I photographed this bird on high ground in Nova Scotia near Halifax. It does not appear to be any North American Warbler. It comes across as a weird cross between a Cerulean Warbler and a Palm Warbler.
It is a warbler, looks like some kind of Setophaga. My best guess is Yellow-rumped, but there is no yellow on it. Or a dull female Cape May, but this bird has back streaks. Do you have any other angles?
I'm pretty sure it's not a Sylvia or other European warbler. It looks very similar to an adult male Cerulean, and Cerulean has been spotted in Halifax before.
I haven't seen one, but I naturally wondered about an immature Cerulean - my book says they're similar to females, meaning they have faint or no breast streaking, and may show an eye ring. But they should be "dull" and faintly yellowish. Can't see a single feather in the photo that's not crisp and bright.
The photo is quite heavily oversaturated, which prevents accurate perception of the colours and thus of ID. Do you have an unedited version of the photo? - or is this how it came out of the camera? If the latter, and if you wish to use the camera to get IDs, you might consider adjusting its settings to change the colour tone to something more realistic/neutral - if this is how the photo came out of the camera, the colour tone is presumably set currently on 'vivid' or somesuch.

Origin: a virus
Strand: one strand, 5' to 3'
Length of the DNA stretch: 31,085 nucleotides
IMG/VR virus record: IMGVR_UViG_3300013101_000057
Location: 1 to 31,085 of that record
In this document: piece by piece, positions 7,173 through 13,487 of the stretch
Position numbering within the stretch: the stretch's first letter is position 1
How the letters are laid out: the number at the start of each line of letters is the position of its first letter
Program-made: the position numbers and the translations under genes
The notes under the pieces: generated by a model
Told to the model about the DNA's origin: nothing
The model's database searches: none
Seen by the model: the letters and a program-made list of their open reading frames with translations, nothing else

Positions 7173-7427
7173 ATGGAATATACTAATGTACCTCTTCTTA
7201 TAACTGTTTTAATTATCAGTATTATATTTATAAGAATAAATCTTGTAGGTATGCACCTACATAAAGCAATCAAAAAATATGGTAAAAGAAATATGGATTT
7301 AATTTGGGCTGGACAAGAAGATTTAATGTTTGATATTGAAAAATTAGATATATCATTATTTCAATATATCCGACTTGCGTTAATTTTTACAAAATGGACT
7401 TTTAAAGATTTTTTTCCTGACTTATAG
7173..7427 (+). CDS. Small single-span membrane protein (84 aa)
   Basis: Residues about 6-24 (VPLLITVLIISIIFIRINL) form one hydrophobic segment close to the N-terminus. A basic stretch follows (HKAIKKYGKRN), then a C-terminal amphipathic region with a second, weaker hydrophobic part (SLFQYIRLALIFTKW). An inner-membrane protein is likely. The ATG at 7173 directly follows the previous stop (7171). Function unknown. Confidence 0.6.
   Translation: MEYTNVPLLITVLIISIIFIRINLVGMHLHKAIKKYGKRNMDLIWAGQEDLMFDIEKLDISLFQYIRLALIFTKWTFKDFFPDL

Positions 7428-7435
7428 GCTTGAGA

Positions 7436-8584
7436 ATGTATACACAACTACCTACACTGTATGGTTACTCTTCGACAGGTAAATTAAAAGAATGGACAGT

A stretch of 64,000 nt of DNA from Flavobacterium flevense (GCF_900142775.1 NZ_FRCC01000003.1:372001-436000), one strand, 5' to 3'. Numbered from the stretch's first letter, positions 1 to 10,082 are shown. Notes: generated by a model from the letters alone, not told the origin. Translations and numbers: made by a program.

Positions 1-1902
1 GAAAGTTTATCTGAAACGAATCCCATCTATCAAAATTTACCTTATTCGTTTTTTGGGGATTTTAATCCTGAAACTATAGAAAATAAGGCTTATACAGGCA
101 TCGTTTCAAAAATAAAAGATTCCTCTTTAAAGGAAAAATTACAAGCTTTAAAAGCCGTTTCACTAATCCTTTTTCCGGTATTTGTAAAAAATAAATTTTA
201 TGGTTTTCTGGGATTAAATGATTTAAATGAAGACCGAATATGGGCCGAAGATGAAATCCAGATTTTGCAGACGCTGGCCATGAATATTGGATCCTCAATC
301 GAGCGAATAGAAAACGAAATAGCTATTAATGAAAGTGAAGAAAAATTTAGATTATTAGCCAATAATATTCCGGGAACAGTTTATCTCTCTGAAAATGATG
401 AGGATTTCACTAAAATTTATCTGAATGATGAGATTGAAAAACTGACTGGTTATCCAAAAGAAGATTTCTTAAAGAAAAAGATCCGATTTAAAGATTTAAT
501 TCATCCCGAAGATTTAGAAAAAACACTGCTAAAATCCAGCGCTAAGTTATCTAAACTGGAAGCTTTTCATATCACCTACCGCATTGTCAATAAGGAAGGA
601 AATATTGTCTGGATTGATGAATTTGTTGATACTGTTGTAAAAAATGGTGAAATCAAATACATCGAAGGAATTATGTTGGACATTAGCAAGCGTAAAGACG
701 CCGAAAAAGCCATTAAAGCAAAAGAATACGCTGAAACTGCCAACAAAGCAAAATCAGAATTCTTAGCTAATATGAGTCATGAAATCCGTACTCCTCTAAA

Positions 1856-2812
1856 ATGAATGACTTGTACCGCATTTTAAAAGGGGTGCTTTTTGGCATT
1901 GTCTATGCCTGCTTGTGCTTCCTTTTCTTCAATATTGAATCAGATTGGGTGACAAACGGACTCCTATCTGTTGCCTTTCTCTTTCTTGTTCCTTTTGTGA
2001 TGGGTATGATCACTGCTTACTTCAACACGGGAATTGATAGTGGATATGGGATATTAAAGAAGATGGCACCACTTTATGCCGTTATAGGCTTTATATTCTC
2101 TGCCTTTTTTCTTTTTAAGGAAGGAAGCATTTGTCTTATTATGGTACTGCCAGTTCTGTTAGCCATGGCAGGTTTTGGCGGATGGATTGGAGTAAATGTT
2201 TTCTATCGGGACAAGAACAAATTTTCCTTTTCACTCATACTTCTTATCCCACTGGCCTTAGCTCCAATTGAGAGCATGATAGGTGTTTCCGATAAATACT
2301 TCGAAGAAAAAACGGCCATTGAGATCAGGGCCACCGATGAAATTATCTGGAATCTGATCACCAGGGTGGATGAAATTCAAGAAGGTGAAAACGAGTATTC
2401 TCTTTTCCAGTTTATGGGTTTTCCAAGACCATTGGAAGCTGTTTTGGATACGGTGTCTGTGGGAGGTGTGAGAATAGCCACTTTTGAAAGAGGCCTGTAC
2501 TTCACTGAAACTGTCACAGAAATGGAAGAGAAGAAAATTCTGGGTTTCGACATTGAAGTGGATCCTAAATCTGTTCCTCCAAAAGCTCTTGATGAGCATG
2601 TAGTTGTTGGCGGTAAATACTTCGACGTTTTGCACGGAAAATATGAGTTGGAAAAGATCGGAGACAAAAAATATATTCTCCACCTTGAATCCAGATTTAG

I don't see anything in it to suggest palm warbler, and not much to suggest cerulean warbler (underparts in particular are wrong). Given the fact that (I suspect) the colours here are not the colours of the actual bird, bay-breasted warbler seems a good option, e.g. chestnut on underparts, prominent pale side to hindneck.
Interesting one. When I first opened the pic my mind went straight to fem Bay-breasted, and I did not for one moment register the slightest hint of blue... that's not to suggest I'm some kind of expert, far from it, I'm just familiar with the species ....and there's no denying that when one zooms in on the mantle in isolation it does look very blue.
Presumably if you are familiar enough with a bird, your brain jumps to your mental memory of it, and filters the apparent colour artefacts that shouldn't be there, but if its an unfamiliar bird one may perceive these colours as true to life.
I guess this could be problematic in two respects- one might overlook a subtle difference and miss something different from the norm, because we are not expecting it.... or one may jump to the wrong conclusions if not familiar enough, especially in poor images.
Either way, a good lesson in how colour perception of images is fraut with difficulty, especially when also factoring in the influence of one's screen/device!